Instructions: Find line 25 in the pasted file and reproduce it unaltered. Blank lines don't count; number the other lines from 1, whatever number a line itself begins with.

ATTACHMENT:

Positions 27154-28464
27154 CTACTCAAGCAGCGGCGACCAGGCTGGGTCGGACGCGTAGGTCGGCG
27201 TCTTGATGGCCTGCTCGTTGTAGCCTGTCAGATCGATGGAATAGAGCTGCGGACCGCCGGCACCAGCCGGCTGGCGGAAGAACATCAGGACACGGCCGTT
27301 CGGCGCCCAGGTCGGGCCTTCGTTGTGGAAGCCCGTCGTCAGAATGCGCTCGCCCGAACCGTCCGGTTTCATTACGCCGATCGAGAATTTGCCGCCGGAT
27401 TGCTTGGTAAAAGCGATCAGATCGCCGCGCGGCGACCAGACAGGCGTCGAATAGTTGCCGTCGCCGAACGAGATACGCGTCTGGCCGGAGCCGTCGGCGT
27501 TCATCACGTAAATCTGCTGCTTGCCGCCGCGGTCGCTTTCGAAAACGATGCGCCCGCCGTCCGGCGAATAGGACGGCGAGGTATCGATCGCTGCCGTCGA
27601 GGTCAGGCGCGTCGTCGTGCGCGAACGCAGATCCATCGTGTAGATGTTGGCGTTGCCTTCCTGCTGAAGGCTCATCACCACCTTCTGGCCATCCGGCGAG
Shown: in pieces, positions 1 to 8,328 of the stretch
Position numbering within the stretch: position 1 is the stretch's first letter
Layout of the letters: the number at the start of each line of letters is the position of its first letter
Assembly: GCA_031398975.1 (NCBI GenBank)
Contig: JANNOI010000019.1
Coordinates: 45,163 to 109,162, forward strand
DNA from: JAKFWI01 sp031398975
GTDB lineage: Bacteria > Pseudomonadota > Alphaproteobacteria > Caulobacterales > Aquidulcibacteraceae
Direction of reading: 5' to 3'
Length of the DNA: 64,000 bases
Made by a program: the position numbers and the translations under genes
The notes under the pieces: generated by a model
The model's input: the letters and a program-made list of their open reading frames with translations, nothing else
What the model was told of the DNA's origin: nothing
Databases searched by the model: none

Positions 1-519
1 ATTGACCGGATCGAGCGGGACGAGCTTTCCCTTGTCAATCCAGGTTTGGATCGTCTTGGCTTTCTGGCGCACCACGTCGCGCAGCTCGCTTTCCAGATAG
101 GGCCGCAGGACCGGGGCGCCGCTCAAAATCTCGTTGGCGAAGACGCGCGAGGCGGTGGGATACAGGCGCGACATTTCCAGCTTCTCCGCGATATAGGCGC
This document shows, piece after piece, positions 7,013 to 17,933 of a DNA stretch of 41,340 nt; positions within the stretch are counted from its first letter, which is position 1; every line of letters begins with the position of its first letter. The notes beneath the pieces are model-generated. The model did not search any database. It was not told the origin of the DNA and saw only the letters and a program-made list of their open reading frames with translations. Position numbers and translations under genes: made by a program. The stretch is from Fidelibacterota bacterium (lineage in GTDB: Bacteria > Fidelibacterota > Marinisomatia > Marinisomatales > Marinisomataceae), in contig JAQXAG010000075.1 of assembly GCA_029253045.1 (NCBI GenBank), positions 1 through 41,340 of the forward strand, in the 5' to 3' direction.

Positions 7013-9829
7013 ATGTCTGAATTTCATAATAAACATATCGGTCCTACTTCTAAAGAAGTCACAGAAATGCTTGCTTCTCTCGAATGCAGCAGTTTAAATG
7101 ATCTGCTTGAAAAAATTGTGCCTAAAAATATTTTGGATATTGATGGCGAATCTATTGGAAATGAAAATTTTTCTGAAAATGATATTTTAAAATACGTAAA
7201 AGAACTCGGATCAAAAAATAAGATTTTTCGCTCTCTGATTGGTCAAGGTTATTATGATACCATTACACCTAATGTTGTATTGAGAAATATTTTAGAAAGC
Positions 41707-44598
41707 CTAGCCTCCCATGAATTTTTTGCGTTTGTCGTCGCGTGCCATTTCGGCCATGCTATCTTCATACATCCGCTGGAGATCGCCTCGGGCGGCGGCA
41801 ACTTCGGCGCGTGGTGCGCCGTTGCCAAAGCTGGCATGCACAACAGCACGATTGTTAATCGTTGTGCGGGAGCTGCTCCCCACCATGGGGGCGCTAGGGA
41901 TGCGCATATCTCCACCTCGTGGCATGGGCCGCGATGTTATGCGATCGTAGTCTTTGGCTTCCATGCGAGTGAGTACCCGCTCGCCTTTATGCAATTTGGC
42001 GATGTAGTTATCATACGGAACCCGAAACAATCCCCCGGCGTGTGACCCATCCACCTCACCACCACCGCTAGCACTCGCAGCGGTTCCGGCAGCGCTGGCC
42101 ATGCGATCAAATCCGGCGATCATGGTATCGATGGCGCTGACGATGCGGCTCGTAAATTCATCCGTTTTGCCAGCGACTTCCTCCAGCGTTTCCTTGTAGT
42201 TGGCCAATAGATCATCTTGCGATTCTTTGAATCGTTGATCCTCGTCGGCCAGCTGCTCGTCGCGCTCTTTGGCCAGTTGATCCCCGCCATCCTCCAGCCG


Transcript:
101 GGCCGCAGGACCGGGGCGCCGCTCAAAATCTCGTTGGCGAAGACGCGCGAGGCGGTGGGATACAGGCGCGACATTTCCAGCTTCTCCGCGATATAGGCGC